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Hashtag Publics

The Power and Politics of Discursive Networks


Edited By Nathan Rambukkana

This collection investigates the publics of the hashtag. Taking cues from critical public sphere theory, contributors are interested in publics that break beyond the mainstream – in other publics. They are interested in the kinds of publics that do politics in a way that is rough and emergent, flawed and messy, and ones in which new forms of collective power are being forged on the fly and in the shadow of loftier mainstream spheres.
Hashtags are deictic, indexical – yet what they point to is themselves, their own dual role in ongoing discourse. Focusing on hashtags used for topics from Ferguson, Missouri, to Australian politics, from online quilting communities to labour protests, from feminist outrage to drag pop culture, this collection follows hashtag publics as they trend beyond Twitter into other spaces of social networking such as Facebook, Instagram, and Tumblr as well as other media spaces such as television, print, and graffiti.
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Chapter Eleven: Realism against #Realness: Wu Tsang, #Realness, and RuPaul’s Drag Race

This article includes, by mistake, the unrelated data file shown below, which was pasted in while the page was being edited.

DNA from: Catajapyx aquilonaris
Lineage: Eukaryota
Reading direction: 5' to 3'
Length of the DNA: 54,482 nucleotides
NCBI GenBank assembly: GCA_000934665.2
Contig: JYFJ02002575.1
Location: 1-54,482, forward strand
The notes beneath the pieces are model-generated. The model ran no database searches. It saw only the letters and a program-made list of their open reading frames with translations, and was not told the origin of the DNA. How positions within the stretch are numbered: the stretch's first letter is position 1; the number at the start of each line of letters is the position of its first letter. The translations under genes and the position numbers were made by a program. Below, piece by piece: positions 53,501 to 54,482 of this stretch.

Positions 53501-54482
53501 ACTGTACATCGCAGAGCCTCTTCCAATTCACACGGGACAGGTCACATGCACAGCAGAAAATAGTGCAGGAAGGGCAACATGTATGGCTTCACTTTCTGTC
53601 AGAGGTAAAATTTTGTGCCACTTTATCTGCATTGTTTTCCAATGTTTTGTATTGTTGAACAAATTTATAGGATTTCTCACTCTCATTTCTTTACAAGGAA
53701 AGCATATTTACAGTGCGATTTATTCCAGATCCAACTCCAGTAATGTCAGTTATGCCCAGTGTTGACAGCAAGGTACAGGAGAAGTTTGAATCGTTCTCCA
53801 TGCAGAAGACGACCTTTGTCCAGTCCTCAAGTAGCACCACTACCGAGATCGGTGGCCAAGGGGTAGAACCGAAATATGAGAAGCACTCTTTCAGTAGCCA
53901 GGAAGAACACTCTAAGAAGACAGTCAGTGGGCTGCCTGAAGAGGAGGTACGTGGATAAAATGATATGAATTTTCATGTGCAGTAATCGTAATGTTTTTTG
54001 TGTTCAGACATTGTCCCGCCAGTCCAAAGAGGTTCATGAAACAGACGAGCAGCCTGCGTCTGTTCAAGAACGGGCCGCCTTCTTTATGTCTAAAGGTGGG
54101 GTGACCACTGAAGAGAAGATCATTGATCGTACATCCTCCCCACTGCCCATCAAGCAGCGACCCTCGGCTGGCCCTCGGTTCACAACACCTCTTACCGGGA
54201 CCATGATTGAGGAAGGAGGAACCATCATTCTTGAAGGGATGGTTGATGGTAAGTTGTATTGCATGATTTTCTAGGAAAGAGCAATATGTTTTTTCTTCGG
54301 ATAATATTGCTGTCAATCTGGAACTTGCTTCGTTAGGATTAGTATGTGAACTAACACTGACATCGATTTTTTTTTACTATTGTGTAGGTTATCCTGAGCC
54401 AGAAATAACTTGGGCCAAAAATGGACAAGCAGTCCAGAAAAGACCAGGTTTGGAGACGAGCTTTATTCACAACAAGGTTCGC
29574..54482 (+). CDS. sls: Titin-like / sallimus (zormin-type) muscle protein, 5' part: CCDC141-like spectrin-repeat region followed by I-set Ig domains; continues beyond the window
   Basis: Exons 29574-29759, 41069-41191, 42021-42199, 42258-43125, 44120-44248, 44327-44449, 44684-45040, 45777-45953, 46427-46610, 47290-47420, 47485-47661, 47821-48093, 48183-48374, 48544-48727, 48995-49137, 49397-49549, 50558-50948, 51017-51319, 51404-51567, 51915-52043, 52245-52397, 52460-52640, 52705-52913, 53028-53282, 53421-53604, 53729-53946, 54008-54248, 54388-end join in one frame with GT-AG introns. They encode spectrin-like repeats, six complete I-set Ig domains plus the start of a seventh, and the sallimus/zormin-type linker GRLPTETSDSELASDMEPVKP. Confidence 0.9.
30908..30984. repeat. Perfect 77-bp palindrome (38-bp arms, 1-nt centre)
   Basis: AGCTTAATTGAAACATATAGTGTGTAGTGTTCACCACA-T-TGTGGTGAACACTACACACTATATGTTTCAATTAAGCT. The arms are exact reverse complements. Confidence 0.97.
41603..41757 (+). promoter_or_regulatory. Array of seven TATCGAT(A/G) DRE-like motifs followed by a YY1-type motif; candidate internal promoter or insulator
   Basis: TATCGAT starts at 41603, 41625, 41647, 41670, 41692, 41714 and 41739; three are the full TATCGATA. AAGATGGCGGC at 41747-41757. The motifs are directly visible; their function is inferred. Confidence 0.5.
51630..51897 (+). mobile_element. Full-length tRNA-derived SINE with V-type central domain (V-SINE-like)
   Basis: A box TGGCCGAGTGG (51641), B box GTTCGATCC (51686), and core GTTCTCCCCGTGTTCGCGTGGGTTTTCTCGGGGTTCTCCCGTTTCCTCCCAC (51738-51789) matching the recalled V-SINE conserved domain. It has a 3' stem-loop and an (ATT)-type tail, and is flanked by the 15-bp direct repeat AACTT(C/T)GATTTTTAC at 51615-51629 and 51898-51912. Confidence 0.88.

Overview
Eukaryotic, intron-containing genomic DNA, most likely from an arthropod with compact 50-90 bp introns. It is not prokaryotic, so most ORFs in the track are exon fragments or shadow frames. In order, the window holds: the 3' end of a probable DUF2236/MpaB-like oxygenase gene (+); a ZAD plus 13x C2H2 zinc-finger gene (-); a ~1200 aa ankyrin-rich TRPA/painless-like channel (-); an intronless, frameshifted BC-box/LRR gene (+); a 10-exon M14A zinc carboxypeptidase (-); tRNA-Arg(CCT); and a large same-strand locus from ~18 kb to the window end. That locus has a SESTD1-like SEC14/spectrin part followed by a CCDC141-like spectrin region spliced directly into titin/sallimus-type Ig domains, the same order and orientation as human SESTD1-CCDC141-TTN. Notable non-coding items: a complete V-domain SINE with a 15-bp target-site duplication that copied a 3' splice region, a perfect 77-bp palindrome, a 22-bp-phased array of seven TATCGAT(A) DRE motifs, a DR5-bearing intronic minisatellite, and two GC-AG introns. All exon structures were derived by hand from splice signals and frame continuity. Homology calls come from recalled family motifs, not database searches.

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Realism against #Realness: Wu Tsang, #Realness, and RuPaul’s Drag Race1


In order to fall apart as complex beings, we need first to be able to live. —Wu Tsang, CLASS blog, November 18, 2011

What you find, what you feel, what you know, to be real. —Cheryl Lynn, “Got to Be Real”


Out of the overexposed whiteness, usually indicating the end of a film reel, a space suddenly comes into focus: it is a dimly lit and mostly empty loft. Windows line the back wall, and the faint red glow of car taillights crisscrossing below can be seen through them. There are two sources of discernable light in the space, a few strips of warm yellow theatrical lights set low on the ground and pointed up to illuminate a white brick wall on the right and a softer, whiter light coming from off-screen left. This second light source illuminates a pile of bodies on the ground. Slowly—shakily—the camera moves towards these bodies.

Far from being strewn about casually, these people are placed, taking up particular poses and positions. One person looks as if she is attempting to get up, another like she is napping, and yet another is on her hands and knees. Voices speak in ← 155 | 156 → rhythmic succession: “I believe that there’s a big future out there. A lot of beautiful things. A lot...

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